Just as for Ishmael in Genesis 25:12-18, so too here for Esau we are presented with a record of the generations of the older brother who was not chosen by God as a link in the line of Promise (i.e., the Abrahamic Covenant). One of the purposes for this—which is in the main a purpose shared by the genealogy of Ismael—is to bear out the fulfillment of God’s word concerning the older brother, that his descendants would likewise come to constitute a nation. There is, however, an important difference: whereas Ismael is blessed by God and promised to become a great nation (see Genesis 17:20)—ensuring that his descendants will be eternally represented in God’s Kingdom— Esau is simply declared to become a “nation” (Genesis 25:23), without explicit connection to divine blessing; and in fact Esau’s descendants—i.e., the nation of Edom (36:8)—are eventually wiped out as a distinct people because of their opposition to the LORD and His people (see Malachi 1:3-4).

it will also be observed that the presentation of Esau’s “generations” is roughly six times longer than that of Ishmael, the reason having to do with the nature (both immediate-practical and general-theological) of two addition purposes unique to the genealogy of Esau. The first of these concerns the sons of Seir the Horite presented in verses 20-30. Though Seir was not a descendant in the Abrahamic line, his descendants, as we’ve seen here, became interlinked with those of Esau through intermarriage with Esau’s descendants. Among the descendants common to both was Amalek, the son of Esau’s son Eliphaz and Seir’s daughter Timna (vs. 12, 22). Now because the descendants of Esau (i.e., the Edomites) became more numerous and prominent than the descendants of Seir, the entire region, which included the dwelling place of the sons of Seir, was designated after the former—i.e., the land of Edom (v.21)—and its inhabitants, though not all linked to Esau, known generally as “Edomites,” and in particular “Amalekites,” since these latter became the predominant tribe among the Edomites (analogous to the eventual use of the term “Judean” [hence, “Jew”] for a descendant of any of the 12 tribes). Amalek, however, was one of the few tribes cursed by God with complete annihilation (at the hands of Israel) because of their extreme perversity and opposition to His people (see Exodus 17:14), yet had the specific details of Amalek’s descent, together with those of Seir, not been here presented, the Israelites would inevitably have killed all those people known after the predominant tribe as “Amalekites” who were not in fact related to the Amalekites at all.  These details thus serve the binary purpose of preventing the Israelites from the sin (albeit committed in ignorance) of “shedding innocent blood” (cf. Deuteronomy19:10; 21:7-9) and exemplifying God’s discriminating application of justice (as earlier affirmed by Abraham in Genesis 18:23).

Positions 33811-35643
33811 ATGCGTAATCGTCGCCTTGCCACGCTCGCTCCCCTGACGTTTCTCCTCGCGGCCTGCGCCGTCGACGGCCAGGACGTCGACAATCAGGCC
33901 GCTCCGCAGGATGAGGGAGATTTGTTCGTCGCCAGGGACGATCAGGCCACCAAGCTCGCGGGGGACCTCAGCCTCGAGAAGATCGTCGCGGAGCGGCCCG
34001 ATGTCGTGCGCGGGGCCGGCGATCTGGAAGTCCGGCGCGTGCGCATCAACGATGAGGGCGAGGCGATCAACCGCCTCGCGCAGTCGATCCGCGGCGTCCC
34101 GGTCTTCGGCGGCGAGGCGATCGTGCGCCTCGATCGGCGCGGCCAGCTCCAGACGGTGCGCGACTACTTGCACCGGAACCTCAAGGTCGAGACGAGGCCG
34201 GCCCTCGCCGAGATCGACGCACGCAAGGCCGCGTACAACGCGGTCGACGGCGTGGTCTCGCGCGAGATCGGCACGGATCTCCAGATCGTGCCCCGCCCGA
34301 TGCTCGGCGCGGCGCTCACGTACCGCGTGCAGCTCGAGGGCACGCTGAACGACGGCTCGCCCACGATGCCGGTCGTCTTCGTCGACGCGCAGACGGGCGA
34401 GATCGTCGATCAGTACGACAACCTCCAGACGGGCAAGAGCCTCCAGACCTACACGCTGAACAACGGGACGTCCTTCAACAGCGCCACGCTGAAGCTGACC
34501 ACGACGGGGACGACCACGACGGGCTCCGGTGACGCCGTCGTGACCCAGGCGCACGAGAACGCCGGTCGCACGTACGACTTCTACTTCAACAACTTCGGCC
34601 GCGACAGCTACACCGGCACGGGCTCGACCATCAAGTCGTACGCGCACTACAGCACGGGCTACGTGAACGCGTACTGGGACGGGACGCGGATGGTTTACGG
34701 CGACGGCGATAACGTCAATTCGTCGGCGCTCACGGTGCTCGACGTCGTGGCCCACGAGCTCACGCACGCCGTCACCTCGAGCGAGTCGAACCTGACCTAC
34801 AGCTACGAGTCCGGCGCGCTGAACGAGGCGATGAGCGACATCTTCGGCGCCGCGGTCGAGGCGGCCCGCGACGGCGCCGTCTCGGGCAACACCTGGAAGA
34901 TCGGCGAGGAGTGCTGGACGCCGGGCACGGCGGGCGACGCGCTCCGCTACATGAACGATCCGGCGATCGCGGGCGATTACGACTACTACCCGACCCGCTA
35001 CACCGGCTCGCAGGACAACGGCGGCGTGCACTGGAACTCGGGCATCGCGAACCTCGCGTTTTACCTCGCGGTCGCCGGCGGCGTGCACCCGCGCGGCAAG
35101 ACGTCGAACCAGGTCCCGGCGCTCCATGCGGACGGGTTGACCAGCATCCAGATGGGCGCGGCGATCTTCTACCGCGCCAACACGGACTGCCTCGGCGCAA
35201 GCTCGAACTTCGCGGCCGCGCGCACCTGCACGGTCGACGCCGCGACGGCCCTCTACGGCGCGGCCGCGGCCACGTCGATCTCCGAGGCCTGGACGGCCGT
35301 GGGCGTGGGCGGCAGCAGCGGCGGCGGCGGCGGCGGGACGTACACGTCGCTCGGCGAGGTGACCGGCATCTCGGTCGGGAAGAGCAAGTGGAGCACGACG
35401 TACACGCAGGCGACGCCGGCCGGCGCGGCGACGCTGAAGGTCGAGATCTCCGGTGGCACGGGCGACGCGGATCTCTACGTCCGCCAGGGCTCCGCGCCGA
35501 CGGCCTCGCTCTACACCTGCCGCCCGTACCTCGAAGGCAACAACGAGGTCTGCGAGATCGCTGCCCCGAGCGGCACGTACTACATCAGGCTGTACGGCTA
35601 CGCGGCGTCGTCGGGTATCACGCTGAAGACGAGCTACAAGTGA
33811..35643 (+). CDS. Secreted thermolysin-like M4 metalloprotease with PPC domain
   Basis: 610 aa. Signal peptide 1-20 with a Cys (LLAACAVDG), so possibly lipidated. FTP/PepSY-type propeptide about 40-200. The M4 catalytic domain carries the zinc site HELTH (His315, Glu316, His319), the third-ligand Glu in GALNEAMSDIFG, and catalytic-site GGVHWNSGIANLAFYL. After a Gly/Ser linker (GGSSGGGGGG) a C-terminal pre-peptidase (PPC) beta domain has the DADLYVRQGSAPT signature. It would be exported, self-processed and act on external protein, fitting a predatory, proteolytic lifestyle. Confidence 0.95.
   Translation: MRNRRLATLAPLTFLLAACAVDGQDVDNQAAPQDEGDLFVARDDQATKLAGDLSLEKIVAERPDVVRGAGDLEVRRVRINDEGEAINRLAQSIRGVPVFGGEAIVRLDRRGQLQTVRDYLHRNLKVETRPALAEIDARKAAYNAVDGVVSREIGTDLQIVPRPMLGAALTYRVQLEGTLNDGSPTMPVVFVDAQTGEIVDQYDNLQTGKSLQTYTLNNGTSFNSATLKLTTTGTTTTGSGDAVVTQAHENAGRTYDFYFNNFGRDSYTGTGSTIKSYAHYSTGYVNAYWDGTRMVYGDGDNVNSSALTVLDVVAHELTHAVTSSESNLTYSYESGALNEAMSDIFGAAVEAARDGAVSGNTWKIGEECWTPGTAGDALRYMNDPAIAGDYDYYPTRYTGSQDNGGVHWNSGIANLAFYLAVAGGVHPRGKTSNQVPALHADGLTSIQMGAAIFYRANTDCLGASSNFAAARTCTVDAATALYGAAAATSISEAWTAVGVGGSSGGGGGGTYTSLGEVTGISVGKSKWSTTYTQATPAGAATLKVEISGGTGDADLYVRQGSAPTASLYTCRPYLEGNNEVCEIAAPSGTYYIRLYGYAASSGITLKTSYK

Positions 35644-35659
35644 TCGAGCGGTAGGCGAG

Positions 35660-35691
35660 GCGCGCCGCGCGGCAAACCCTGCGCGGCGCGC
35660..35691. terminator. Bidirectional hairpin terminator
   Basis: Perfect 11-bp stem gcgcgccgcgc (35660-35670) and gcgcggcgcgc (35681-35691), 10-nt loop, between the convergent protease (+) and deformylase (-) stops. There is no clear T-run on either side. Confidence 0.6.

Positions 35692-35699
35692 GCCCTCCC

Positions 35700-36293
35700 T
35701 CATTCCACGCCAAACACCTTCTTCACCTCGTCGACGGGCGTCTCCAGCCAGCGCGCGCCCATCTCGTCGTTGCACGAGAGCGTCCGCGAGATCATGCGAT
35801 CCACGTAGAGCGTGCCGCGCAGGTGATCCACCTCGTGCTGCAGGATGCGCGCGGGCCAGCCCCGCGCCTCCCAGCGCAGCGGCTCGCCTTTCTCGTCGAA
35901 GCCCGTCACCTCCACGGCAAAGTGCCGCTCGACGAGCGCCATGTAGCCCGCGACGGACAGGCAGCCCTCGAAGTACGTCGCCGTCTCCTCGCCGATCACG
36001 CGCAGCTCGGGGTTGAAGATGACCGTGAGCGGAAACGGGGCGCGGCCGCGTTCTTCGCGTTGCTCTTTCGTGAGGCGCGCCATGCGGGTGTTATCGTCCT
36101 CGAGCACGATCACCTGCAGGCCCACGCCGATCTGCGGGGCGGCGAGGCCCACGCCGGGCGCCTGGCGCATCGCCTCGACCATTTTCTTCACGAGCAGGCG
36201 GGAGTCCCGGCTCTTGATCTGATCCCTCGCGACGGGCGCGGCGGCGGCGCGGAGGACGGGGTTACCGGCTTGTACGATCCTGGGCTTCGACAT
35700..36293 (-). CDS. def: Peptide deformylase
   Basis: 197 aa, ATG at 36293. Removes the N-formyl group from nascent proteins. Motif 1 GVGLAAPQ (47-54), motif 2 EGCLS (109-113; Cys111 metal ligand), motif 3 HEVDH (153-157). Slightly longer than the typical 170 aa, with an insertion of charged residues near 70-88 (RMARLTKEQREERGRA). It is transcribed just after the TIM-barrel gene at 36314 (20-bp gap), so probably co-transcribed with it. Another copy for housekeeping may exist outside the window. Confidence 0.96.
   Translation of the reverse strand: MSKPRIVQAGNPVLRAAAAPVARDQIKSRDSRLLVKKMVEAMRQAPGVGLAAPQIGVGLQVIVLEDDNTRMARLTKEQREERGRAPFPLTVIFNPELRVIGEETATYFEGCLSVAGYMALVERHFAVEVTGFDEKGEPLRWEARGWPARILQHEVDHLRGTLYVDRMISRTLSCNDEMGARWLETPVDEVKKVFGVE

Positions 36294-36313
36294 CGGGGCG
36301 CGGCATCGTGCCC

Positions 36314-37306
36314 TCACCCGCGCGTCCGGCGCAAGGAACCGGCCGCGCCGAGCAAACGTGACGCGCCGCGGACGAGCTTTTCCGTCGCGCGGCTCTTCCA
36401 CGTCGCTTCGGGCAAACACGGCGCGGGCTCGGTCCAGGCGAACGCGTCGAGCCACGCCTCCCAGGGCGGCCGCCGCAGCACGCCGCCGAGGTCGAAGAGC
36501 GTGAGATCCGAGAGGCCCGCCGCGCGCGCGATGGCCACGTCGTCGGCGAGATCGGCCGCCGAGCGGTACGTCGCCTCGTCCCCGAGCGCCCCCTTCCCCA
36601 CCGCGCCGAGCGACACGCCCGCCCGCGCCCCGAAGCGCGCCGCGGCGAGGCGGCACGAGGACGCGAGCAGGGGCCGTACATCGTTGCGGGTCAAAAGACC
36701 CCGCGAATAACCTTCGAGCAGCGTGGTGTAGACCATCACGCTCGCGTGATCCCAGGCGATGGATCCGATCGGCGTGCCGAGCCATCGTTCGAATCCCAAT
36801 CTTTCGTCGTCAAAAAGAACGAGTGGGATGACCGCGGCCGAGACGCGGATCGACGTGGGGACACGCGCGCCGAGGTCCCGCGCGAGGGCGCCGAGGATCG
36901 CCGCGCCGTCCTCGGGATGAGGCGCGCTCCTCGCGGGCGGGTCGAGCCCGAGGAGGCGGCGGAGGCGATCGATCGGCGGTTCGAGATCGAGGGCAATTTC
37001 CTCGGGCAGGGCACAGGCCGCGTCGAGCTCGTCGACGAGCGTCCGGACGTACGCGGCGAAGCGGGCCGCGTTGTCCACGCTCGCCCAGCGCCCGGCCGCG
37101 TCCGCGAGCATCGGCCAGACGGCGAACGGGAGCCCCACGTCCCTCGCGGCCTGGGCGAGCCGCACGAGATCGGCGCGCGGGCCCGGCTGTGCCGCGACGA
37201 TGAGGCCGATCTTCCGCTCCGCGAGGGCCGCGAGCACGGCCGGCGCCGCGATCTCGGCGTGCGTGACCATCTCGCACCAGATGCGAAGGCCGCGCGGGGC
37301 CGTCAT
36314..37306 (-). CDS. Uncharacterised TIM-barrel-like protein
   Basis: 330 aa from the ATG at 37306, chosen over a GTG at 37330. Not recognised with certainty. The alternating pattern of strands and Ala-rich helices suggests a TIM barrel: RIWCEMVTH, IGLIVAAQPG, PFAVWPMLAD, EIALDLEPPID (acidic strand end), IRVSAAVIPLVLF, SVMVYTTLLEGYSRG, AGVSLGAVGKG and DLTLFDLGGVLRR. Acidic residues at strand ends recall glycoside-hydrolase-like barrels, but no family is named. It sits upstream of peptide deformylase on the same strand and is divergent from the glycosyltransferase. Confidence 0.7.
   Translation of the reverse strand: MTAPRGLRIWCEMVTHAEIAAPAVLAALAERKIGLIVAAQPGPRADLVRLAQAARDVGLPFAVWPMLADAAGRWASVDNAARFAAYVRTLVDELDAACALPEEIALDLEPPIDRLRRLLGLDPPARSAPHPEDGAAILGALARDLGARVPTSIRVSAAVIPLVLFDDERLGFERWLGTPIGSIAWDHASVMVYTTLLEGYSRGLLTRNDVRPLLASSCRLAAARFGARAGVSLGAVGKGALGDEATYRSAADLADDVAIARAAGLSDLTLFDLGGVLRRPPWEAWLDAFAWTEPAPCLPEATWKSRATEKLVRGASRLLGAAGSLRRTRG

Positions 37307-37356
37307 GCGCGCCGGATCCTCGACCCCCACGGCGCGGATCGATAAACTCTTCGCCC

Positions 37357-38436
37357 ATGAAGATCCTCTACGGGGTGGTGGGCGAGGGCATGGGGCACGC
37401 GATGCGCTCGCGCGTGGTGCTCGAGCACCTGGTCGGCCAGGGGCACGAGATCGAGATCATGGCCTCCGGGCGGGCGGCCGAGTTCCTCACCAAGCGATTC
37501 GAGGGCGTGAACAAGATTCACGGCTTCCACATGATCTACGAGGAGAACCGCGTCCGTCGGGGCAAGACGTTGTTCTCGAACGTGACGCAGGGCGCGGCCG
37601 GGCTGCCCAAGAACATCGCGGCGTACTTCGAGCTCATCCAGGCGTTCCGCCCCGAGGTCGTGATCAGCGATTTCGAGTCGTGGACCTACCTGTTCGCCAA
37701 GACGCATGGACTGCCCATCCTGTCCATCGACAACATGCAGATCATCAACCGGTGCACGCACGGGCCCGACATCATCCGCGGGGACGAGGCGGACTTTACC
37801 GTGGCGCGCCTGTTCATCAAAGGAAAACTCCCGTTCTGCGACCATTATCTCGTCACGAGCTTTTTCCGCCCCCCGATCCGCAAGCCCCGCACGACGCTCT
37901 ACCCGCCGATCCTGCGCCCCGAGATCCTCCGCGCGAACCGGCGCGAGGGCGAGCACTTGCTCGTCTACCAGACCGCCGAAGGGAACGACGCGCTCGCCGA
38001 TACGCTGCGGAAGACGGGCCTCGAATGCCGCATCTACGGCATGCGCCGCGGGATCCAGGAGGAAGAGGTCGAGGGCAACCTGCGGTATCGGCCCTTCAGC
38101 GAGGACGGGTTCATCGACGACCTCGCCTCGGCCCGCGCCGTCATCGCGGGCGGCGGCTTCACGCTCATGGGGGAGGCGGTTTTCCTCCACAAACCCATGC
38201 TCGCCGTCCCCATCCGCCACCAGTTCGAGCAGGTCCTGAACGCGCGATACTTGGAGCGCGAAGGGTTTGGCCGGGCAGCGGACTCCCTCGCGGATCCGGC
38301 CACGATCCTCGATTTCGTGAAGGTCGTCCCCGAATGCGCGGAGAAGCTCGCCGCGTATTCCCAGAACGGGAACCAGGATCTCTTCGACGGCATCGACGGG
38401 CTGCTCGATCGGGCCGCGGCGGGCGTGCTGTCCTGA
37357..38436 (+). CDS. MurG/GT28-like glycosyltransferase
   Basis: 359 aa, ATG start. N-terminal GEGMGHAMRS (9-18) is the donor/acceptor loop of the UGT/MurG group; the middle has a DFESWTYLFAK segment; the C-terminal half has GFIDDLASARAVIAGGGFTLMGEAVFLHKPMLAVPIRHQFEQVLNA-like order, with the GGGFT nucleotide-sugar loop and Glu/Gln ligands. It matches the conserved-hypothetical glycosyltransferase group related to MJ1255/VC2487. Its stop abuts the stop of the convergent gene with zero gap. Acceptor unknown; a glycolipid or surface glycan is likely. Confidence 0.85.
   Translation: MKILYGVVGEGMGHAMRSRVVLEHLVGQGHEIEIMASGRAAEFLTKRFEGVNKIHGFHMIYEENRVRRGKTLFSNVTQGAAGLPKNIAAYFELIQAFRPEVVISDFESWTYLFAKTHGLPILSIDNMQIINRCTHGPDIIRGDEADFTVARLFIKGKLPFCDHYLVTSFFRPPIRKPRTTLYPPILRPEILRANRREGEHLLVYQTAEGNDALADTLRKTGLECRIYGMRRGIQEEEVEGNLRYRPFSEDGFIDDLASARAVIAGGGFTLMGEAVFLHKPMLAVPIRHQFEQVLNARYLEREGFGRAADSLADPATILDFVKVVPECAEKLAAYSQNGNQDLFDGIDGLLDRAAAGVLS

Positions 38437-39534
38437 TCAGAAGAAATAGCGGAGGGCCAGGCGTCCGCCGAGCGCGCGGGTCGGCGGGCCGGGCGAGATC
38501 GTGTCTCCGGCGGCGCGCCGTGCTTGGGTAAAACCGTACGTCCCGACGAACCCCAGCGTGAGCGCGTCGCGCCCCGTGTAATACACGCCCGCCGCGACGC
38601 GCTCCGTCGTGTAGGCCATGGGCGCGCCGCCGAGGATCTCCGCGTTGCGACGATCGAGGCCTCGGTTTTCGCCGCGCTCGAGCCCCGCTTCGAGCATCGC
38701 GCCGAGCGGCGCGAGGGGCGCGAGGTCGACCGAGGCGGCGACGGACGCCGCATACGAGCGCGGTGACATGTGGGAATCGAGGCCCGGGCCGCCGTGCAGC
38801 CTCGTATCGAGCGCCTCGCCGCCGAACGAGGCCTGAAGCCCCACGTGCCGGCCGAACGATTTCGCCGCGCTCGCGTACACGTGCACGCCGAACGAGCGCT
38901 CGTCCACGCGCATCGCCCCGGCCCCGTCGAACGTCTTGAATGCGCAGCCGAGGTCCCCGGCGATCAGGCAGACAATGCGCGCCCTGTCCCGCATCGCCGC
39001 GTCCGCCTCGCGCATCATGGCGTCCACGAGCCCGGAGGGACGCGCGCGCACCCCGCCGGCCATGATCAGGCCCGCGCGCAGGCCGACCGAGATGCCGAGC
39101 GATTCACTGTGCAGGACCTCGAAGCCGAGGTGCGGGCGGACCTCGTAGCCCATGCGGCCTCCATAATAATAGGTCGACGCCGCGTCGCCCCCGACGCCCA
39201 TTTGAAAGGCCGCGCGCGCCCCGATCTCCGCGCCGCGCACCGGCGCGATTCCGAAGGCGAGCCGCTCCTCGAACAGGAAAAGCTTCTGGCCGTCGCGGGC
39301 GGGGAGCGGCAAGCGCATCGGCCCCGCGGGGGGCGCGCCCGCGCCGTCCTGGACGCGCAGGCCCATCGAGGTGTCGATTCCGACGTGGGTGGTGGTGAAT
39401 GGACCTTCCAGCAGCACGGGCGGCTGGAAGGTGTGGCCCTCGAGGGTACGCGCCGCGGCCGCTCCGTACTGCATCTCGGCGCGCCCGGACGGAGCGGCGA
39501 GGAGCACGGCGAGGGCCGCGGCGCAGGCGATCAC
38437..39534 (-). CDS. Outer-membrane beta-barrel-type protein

The second purpose unique to Esau’s genealogy concerns the kings who reigned in the land of Edom presented in verses 31-39. The eight kings enumerated (Bela, Jobab, Husham, Hadad, Samlah, Shaul, Baal-hanan, and Hadar) provide a striking contrast with the monarchy later established in Israel. Each of these kings of Edom epitomizes enthronement by human effort, since each one of them is explicitly associated with a different city (and not all of them in Edom, at that, such as Bozrah, which is in Moab (see Jeremiah 48:24), hence discounting genealogical succession, whereas the later monarchy of Israel epitomizes enthronement by divine effort, since it is founded, maintained, and in the end personally upheld by God alone (cf. 2 Samuel 7:12-16). Indeed, this contrast is even more vividly borne out by explicit statement that these eight Edomite kings reigned well before any king reigned over the sons of Israel (i.e., they had a substantial “head-start” of the Israelite monarchy), yet already by the eighth king in the true Israelite (Judaean) monarchy—i.e., Jehoshaphat (those before him being Asa, Abijah, Rehoboam, Solomon, David, Ish-bosheth, and Saul)—there was no longer any king in Edom (1 Kings 22:47), thus also bearing out the fulfillment of God’s declaration in Genesis 25:23b. — Wechsler, pages 244-246.